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UK will have 'necessity to act' over NI Brexit deal if EU doesn't compromise, warns Boris
15 May 2022, 22:04 | Updated: 16 May 2022, 09:03
The UK will be forced to "act" if the EU is not willing to compromise over the Northern Ireland protocol, Boris Johnson has said.
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The Prime Minister, who is set to travel to Belfast on Monday for emergency talks, said the Government remained open to "genuine dialogue" with Brussels.
However, he said that if there was no movement on the EU side, the Government will set out its "next steps" in a statement to Parliament "in the coming days".
His comments come amid fears of a looming trade war with the EU.
Ministers are reported to be tabling emergency legislation as early as this week to override the protocol, which requires customs checks on goods moving from Great Britain to Northern Ireland.
The agreement was intended to maintain an open border while protecting the EU single market.
EU leaders have said such a move would violate Britain's international treaty obligations under the Withdrawal Agreement signed by Mr Johnson and would lead to retaliatory measures.
Writing in the Belfast Telegraph, Mr Johnson said there was still a "sensible landing spot" where the interests of all sides are protected - including the integrity of the EU single market, which the protocol is designed to maintain.
However, he explained that it would require movement on the part of the EU.
"We have been told by the EU that it is impossible to make the changes to the protocol text to actually solve these problems in negotiations - because there is no mandate to do so," he said.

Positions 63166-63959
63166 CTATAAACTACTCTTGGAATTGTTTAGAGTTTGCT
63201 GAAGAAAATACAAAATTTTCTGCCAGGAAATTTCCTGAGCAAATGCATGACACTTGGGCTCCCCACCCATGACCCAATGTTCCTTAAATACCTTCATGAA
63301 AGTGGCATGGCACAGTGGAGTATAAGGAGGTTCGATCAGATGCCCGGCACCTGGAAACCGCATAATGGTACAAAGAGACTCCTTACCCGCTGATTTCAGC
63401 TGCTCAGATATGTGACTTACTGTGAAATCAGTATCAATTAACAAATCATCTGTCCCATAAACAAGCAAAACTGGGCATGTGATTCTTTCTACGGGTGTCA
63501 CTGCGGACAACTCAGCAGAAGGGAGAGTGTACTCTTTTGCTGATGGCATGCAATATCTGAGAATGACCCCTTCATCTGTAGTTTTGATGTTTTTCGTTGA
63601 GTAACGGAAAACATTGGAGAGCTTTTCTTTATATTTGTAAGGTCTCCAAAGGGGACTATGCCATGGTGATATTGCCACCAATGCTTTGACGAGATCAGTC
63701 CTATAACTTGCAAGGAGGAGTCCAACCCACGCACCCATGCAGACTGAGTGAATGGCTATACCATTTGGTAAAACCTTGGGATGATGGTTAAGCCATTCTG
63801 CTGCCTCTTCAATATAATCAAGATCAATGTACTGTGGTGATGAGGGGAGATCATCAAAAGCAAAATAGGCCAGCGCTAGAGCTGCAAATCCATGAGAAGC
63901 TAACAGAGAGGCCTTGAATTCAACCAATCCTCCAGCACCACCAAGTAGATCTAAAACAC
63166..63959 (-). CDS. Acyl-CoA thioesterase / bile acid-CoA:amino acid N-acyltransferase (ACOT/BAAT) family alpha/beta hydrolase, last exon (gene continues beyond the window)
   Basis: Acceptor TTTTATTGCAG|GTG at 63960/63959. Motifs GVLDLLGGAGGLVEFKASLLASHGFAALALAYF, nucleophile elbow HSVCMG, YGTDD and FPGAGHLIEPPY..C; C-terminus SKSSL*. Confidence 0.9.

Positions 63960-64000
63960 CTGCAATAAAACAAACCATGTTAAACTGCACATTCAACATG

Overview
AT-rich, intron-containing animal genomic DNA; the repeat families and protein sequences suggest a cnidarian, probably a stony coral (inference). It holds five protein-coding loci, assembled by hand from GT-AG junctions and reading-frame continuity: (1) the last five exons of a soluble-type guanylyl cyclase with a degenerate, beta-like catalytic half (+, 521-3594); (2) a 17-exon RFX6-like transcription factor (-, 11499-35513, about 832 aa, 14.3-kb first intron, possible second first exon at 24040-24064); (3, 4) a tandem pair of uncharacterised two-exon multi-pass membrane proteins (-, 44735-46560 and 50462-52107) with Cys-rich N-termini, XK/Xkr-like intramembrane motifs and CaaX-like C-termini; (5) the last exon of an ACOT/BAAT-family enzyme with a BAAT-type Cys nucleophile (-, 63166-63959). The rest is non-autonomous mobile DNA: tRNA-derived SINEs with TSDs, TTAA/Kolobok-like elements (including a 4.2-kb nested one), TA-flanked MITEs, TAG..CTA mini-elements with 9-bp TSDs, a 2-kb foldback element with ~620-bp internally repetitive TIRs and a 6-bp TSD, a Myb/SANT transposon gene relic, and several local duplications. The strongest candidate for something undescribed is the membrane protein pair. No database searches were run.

WATCH Iain Dale's Northern Ireland special live from Belfast on Global player tomorrow night at 7pm
"We will always keep the door wide open to genuine dialogue. There is without question a sensible landing spot in which everyone's interests are protected.
"I hope the EU's position changes. If it does not, there will be a necessity to act.
"The Government has a responsibility to provide assurance that the consumers, citizens and businesses of Northern Ireland are protected in the long-term.
"We will set out a more detailed assessment and next steps to Parliament in the coming days".
It comes after Foreign Secretary Liz Truss made little progress with the EU during negotiations on Thursday.
Similarly to the Prime Minister, Ms Truss warned that if the EU did not show the "requisite flexibility" over the Northern Ireland Protocol the UK would have "no choice but to act" alone.
It came after she spoke with European Commission vice-president Maros Sefcovic, with a Foreign Office spokesman saying she made clear that the UK's "overriding priority" was to protect peace and stability in Northern Ireland.
She told Mr Sefcovic the protocol had become "the greatest obstacle" to forming a new Northern Ireland Executive.
However, Mr Sefcovic later claimed that Ms Truss had failed to meet the EU half way during the talks.
He said she had "not taken the opportunity to explore fully the flexibilities the commission has presented".
"There has been no engagement at all on these issues for the UK," he said.
"Unilateral action effectively disapplying the protocol is not a solution or a way forward."